What Roman Bathers Lost
Friday, January 11, 2013
SEATTLE—Alissa Whitmore of the University of Iowa has analyzed artifacts recovered from the floors and drains of Roman baths all over Europe in an effort to determine the variety of activities taking place there. Objects related to bathing, such as perfume vials, nail cleaners, tweezers, and oil flasks were common. A scalpel and a few teeth suggest that medical procedures and dentistry may have occasionally been performed. Snacks of shellfish and meat and sweets made with poppy seeds were eaten. Gaming dice and coins, needles and spindles, and men and women’s jewelry have also been found. “It adds further evidence that Roman military forts aren’t entirely these really masculine areas,” she said at the annual meeting of the Archaeological Institute of America.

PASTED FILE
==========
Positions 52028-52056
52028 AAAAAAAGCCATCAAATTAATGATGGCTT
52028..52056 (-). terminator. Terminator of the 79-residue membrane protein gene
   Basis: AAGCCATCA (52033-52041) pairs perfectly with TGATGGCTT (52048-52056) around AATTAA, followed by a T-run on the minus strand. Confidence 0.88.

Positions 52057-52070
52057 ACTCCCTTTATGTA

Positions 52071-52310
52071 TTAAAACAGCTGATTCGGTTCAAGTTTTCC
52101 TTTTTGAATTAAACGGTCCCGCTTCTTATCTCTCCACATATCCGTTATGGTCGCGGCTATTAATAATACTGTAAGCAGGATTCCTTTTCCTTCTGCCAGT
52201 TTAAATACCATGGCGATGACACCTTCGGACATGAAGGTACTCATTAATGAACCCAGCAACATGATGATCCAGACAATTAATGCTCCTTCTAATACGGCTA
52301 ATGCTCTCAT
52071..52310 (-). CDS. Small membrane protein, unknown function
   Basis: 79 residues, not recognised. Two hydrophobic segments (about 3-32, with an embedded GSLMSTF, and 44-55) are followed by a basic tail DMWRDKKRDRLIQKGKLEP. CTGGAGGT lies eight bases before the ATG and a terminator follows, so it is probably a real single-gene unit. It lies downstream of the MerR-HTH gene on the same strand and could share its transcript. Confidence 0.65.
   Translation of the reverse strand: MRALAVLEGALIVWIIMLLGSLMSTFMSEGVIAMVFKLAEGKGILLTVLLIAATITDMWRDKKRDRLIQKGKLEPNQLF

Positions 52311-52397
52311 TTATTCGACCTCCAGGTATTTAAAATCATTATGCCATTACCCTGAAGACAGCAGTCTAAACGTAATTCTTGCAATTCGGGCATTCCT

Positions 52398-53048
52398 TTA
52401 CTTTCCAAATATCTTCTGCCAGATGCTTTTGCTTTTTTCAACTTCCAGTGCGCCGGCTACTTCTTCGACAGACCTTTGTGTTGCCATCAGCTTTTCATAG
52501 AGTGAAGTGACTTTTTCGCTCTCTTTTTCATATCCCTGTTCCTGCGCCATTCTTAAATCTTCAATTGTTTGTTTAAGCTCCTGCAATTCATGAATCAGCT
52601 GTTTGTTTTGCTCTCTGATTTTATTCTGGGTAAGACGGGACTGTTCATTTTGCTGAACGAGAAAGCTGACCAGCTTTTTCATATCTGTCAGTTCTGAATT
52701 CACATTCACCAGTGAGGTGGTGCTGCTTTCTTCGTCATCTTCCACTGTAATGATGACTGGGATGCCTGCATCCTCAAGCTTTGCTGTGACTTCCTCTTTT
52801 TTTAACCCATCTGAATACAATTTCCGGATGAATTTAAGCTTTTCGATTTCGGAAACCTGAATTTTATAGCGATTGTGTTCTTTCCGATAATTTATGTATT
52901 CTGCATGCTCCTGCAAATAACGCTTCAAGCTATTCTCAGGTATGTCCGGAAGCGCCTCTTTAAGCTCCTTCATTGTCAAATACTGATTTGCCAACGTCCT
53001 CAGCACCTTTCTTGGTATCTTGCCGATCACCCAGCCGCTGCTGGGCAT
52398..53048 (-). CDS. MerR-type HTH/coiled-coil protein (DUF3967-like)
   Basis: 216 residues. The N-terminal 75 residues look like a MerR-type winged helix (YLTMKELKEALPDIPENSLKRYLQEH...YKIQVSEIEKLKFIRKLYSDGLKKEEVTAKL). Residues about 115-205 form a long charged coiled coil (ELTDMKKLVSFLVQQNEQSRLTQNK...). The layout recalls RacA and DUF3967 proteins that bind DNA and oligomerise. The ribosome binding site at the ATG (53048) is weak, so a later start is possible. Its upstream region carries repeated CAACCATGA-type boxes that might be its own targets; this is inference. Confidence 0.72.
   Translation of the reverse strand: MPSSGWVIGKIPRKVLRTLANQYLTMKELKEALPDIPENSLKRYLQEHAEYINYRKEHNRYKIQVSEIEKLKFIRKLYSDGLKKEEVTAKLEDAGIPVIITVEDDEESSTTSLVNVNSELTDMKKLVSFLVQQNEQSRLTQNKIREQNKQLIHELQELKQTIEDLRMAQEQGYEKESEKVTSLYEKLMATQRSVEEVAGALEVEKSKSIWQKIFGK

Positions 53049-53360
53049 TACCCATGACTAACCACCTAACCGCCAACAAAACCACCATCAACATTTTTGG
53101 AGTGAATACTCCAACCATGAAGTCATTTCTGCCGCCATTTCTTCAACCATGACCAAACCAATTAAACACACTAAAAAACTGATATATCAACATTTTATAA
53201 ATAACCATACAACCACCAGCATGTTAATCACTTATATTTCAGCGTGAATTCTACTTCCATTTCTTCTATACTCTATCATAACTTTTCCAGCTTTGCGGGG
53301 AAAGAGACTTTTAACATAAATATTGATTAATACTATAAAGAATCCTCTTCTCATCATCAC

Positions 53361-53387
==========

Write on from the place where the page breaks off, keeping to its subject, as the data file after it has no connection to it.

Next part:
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From the Trenches
Badgers for dinner in Neolithic Spain, the search for Doctor Syntax, a rare coffin emerges in Egypt, Ukraine’s prehistoric McMansions, and fishing for Homo erectus